A Wayang Spaceship has landed on our shores. Alongside the industrial, technological and ecological crises that have taken place throughout time, it also stands witness to our place in the cosmos. During the day, the Wayang Spaceship is seemingly dormant, its reflective surfaces mirroring the bustling traffic around the container seaport. Its own inactivity is interrupted by the occasional stray radio transmission relayed from another dimension.
At dusk, the Wayang Spaceship reclaims its former role as a travelling Chinese theatre, illuminating the past, present and future with an operatic symphony of light, sound and image, as though it is livestreamed from the memory of a scholar-warrior, a time travelling consciousness who moves freely between the past, present, and future. Each day, after the Singapore Art Museum closes, the Wayang Spaceship activates with light, sound and film, allowing the public to commune with this solitary figure of Chinese opera.
The Wayang Spaceship will evolve over a two-year period featuring a range of performances and access programmes. It is commissioned by The Everyday Museum, a public art initiative by Singapore Art Museum, and made possible with the generous support of Sun Venture.
Dedicated to supporting artistic practices in public spaces, The Everyday Museum is a public art initiative by SAM and a platform for creative production and experimentation that transforms everyday experiences into meaningful encounters.
Conception and Lead Artist: Ming Wong
Architecture and Design: Randy Chan, ZARCH Collaboratives
Wayang Stage: Lee Beng Seng
Lightboxes and Projection: Liam Morgan
Video: Eric Lee
Sound: Wu Jun Han
Sound design consultant: Shah Tahir
Technical Production: ARTFACTORY
Graphic Design: CROP.SG
Curatorial and Texts: Shabbir Hussain Mustafa, Syaheedah Iskandar
Production Management: Teo Loo Bing
The Everyday Museum brings art to everyday lives and demonstrates the possibilities and potential of art and creativity for our society. Siting projects in publicly accessible spaces, these are artworks that will spark curiosity, activate imagination and ignite conversations, transforming everyday experiences into memorable encounters that offer new perspectives on life and society. Dedicated to supporting artistic practice in the public sphere, The Everyday Museum is a platform for creative production and experimentation, where every space is a cultural space, created for and with communities. Its diverse programming creates physical and virtual nodes for engagement and interaction where everyone can participate.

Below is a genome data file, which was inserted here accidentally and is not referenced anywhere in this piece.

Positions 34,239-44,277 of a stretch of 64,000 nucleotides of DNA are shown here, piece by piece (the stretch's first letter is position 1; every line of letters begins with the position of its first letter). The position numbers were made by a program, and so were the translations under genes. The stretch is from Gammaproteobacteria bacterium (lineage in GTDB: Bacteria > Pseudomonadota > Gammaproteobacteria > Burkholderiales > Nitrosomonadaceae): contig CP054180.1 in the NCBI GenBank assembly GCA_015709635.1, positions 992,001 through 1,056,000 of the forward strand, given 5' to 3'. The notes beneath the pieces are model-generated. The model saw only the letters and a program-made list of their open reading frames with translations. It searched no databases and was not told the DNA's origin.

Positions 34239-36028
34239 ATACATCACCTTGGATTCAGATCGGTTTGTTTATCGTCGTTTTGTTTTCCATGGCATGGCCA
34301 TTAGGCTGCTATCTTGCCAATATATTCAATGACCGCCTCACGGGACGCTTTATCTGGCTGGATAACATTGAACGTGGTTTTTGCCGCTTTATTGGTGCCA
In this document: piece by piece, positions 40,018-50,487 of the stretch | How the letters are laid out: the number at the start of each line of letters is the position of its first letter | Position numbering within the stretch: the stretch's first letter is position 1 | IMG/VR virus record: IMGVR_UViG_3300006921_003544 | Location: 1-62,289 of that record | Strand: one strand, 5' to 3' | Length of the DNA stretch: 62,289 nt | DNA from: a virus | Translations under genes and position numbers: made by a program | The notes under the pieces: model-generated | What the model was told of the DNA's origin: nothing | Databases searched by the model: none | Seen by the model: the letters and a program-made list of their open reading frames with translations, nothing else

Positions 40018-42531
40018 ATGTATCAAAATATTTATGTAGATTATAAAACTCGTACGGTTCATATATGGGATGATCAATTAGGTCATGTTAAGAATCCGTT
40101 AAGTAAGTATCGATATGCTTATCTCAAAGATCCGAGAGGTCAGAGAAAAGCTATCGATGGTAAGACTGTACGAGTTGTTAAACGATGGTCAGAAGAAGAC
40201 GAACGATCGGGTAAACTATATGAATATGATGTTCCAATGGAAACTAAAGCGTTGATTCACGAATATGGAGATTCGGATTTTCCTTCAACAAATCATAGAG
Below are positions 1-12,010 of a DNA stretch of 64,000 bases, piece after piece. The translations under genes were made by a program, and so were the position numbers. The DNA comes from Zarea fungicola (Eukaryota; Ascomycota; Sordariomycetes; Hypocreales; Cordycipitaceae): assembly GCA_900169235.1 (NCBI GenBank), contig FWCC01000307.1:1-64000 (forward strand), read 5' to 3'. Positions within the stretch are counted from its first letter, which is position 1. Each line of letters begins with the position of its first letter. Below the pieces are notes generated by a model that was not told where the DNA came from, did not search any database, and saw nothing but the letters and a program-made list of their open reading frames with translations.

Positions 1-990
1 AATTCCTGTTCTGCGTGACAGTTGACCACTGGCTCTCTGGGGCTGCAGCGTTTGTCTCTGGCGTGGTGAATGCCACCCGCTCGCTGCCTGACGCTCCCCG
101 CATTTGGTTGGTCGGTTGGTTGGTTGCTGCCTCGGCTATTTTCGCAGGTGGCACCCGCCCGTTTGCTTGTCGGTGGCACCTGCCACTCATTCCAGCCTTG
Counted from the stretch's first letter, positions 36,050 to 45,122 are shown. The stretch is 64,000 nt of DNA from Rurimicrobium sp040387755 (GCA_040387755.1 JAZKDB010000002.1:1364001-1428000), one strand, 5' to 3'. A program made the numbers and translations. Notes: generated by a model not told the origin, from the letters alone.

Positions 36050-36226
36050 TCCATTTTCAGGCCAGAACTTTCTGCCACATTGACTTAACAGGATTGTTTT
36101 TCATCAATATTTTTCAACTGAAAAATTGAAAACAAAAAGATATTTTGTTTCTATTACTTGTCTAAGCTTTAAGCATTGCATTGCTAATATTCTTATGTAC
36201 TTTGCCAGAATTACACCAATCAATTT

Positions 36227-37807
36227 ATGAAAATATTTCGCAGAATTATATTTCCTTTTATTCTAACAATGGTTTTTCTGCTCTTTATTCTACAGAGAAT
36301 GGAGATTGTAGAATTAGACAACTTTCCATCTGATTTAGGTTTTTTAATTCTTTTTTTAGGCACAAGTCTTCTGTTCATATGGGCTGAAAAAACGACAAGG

The Everyday Museum is a public art initiative of the Singapore Art Museum and part of the museum’s new direction of infusing meaningful art encounters into the everyday, inspiring change through art and collaborations.
The world of cinema is Ming Wong’s gateway to imagination. In many of his works, he deliberately miscasts performers in order to reveal how gender, race nationality, language, body-types and other categories are always a type of masquerade. Sometimes Wong plays all the roles himself—even learning different languages to do so. Wong has maintained a particular interest in Cantonese opera, having grown up with it in Singapore. Since 2012, he has also traced the history of science fiction in the Chinese-speaking world. This has resulted in a range of works that investigate various aspects of the modernisation of Cantonese opera, including its scenography and cinematic transformations, and its unlikely relationship with the development of science-fiction in China. Alongside Wayang Spaceship, other works that address the same theme include Windows on The World (I-IV) (2014–), Blast off into the Sinosphere (2014–), and Scenography for a Chinese Science Fiction Opera (2015). The latter was a work that invited the public to walk through the interior of spaceships inspired by cosmological design motifs from Chinese opera and science fiction movies from the Eastern Bloc. Wong represented Singapore at the 53rd Venice Biennale in 2009 with Life of Imitation, which won a special mention. www.mingwong.org